(fl c. 1415–60). South Netherlandish illuminator. He is named after his work in two manuscripts signed by the scribe Guillebert de Metz. He painted the frontispiece in one, a collection containing Guillebert's description of the city of Paris, dated 1434, and works by Christine de Pisan and others (Brussels, Bib. Royale Albert 1er, MS. 9559–64). The other codex is a copy of Laurent de Premierfait's French translation of Boccaccio's Decameron (Paris, Bib. Arsenal, MS. 5070), in which Guillebert names his place of residence as Grammont (Flem. Geerardsbergen) in East Flanders. The majority of the 100 miniatures in this book were produced by the Master of Mansel, but the Master of Guillebert de Metz illuminated the beginning of the codex, including such miniatures as Richard and Catelle (Paris, Bib. Arsenal, MS. 5070, fol. 116). Guillebert de Metz is also mentioned as living in Grammont in an account of 1432 relating to two books for Philip the Good, Duke of Burgundy. In a third manuscript (The Hague, Kon. Bib., MS. 133. A. 2) Guillebert describes himself as ‘libraire de M. le duc Jean de Bourgogne’. According to this, he was already in the service of the Burgundian dukes before the death of John the Fearless in 1419.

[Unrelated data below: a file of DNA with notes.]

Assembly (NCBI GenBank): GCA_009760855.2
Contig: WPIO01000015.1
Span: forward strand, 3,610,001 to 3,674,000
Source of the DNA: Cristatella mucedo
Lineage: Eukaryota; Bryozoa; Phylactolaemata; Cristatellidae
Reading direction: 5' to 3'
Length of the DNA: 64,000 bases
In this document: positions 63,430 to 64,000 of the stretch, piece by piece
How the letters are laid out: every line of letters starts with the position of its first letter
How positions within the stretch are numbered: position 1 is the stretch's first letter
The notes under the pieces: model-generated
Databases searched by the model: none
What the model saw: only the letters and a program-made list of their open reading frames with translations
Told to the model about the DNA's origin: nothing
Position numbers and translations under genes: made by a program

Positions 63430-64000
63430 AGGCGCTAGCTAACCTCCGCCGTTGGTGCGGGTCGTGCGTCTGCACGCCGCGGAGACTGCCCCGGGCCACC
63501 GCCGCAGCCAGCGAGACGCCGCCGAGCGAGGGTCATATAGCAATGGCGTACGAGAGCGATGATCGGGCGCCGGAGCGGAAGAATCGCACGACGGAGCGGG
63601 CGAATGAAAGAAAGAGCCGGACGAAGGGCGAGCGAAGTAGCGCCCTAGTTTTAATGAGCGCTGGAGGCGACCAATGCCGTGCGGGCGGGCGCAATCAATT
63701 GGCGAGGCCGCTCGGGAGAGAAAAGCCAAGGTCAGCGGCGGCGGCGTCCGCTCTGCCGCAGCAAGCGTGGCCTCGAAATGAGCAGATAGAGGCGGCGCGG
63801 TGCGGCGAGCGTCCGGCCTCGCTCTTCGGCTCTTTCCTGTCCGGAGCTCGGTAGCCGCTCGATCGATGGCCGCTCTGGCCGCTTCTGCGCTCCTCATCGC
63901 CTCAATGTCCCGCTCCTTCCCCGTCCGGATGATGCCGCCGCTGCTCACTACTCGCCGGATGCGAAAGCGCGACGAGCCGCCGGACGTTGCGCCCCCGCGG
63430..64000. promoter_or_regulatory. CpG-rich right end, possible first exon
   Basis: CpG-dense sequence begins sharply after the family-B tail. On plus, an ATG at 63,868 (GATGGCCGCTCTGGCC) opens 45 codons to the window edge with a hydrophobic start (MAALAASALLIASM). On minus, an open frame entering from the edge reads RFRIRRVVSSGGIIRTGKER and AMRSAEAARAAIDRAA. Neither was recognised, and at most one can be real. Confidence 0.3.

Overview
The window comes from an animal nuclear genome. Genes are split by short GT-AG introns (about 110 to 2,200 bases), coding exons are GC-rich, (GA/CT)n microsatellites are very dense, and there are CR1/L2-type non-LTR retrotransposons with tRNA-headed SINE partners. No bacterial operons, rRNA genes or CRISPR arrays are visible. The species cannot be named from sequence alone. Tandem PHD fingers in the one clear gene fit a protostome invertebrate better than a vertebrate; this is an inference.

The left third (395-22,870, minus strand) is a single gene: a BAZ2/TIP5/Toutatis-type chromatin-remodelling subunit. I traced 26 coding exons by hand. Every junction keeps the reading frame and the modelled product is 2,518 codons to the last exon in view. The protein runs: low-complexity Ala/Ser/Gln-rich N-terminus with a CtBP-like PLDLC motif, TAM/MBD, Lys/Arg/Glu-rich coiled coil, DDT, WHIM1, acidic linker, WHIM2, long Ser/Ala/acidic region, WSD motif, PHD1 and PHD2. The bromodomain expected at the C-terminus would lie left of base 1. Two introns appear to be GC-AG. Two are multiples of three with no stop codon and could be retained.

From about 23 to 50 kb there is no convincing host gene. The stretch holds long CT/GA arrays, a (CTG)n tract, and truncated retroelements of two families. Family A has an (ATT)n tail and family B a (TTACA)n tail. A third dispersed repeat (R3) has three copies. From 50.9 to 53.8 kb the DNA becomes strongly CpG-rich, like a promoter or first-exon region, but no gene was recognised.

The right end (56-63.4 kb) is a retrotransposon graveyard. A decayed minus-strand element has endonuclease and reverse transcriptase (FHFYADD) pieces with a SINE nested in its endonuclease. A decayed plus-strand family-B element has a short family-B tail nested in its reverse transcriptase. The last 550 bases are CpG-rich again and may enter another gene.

From The Grove Encyclopedia of Northern Renaissance Art in Oxford Reference.
Subjects: Renaissance Art.